Vietnamese studio Vo Trong Nghia Architects has completed a house in Ho Chi Minh City with half of its floors screened behind hollow concrete blocks and the other half exposed to the elements (+ slideshow).
Working alongside architects Sanuki + Nishizawa, Vo Trong Nghia Architects designed the six-storey Binh Thanh House for three generations of a single family, adding curved concrete ceilings, a spiral staircase and gardens on each floor.
Alternating levels offer a mixture of both air-conditioned and naturally ventilated spaces. "The concept of the house is to accommodate two different lifestyles in a tropical climate," said the architects.
The second and fourth floors have glazed facades that slide open, bringing natural light and cross ventilation through a pair of family living rooms that both occupy an entire storey. One features an undulating concrete ceiling, while the other is framed by a row of barrel vaults.
The hollow concrete blocks create patterned walls either side of the first, third and fifth floors on the building, allowing light to filter through to bedrooms, a kitchen, a small dining room and a home gym.
"Pattern blocks [...] used to be a popular shading device in Vietnam to bring in natural ventilation," said the architects. "While this house looks different from the stereotypical townhouses in Ho Chi Minh City, all the architectural solutions are derived from the local lifestyle and wisdom."
These upper floors are staggered back and forth, creating balcony gardens on both sides of the residence, while the sunken ground floor accommodates a parking area.
Vo Trong Nghia Architects has offices in Ho Chi Minh City and Hanoi. Recent residential projects by the firm include a spiralling stone house with a grass roof and a "tube house" with a vertical garden on its facade.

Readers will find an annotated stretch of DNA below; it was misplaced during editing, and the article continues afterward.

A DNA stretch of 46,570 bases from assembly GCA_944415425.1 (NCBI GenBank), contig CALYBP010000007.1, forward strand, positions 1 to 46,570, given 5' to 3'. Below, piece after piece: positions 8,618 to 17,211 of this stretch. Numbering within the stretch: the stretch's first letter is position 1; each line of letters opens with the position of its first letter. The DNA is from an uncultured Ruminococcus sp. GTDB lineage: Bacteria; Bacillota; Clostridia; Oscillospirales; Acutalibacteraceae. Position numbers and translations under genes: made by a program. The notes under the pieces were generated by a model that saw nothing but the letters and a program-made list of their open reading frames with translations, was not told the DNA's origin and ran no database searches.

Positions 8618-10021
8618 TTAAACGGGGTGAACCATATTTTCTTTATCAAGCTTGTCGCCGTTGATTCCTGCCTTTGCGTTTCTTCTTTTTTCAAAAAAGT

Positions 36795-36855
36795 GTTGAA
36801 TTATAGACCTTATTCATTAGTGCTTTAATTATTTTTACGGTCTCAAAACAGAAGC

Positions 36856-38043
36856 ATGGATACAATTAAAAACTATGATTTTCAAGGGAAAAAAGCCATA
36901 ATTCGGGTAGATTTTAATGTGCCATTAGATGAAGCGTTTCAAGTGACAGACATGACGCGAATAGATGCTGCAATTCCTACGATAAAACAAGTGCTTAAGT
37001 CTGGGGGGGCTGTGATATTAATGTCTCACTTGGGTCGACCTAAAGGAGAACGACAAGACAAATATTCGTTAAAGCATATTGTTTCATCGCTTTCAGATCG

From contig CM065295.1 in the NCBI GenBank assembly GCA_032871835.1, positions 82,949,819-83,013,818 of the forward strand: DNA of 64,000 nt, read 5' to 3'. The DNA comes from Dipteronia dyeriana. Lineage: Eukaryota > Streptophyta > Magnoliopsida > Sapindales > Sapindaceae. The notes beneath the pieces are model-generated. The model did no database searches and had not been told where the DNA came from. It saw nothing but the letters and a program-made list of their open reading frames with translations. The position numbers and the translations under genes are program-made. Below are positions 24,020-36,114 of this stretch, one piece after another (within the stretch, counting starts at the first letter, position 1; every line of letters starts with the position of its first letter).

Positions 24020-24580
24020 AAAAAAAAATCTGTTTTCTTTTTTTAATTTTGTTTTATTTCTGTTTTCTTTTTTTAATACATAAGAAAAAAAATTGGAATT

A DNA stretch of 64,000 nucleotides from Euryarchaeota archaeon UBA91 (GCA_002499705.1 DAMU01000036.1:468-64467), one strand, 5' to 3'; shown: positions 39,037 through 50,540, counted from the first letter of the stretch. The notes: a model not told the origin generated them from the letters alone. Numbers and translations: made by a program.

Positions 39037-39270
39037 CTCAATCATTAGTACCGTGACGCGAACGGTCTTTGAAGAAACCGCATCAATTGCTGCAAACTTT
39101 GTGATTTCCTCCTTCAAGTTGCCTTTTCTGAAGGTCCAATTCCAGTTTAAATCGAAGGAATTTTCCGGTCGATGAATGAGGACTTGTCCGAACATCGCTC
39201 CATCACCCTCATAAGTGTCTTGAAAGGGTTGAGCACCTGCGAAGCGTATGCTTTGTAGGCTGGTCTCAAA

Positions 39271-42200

Here's a project description from Vo Trong Nghia Architects:
Binh Thanh House
Located in the centre of Ho Chi Minh city in Vietnam, Binh Thanh House was designed for two families; a couple in their sixties, their son, his wife and a child.
The plot has a bilateral character, one is facing to a noisy and dusty street in a typical developing and urbanising area in the city and one is very close to a canal and Saigon Zoo with plenty of greenery.
Against a backdrop of this duality of its setting, the concept of the house is to accommodate two different lifestyles in a tropical climate; a modern and well-tempered lifestyle with mechanical equipments such as air-conditioners, and a natural and traditional lifestyle, utilising natural lighting and ventilation with water and greenery.
The house is composed of two different spaces positioned alternately. Spaces for modern lifestyle are allocated in three floating volumes wrapped by concrete pattern blocks. And the spaces between these three volumes are widely open to the exterior and allocated for the natural lifestyle where the residents enjoy wind, sunlight, green and water.
Three volumes are shifted back and forth to bring natural light into the in-between spaces, as well as to create small gardens on each floor. The bottoms of the volumes become the ceilings for the in-between spaces. These surfaces are designed with various curved shapes, providing each in-between space with different lighting effects.
Bedrooms and other small rooms are contained in the floating semi-closed volumes to enhance security and privacy. On the other hand, the open in-between spaces are designed to be independent living spaces for two families.
Pattern blocks, which used to be a popular shading device in Vietnam to bring in natural ventilation, are made of pre-cast concrete with 60cm width and 40cm height. It not only prevents the harsh sunlight and heavy rain but also enhances the privacy and the safety.
While this house looks different from the stereotypical townhouses in Ho Chi Minh City, all the architectural solutions are derived from the local lifestyle and wisdom. The house offers an interpretation of the ecological lifestyle in the modern tropical city. It is where modern and natural life are compatible with each other.
Architect Firms: Vo Trong Nghia Architects, Sanuki + Nishizawa architects
Principal architects: Vo Trong Nghia, Shunri Nishizawa, Daisuke Sanuki
Status: built in June, 2013
Program: Private house for two families
Location: Binh Thanh, Ho Chi Minh City, Vietnam
GFA: 516 sqm
Site area: 140 sqm
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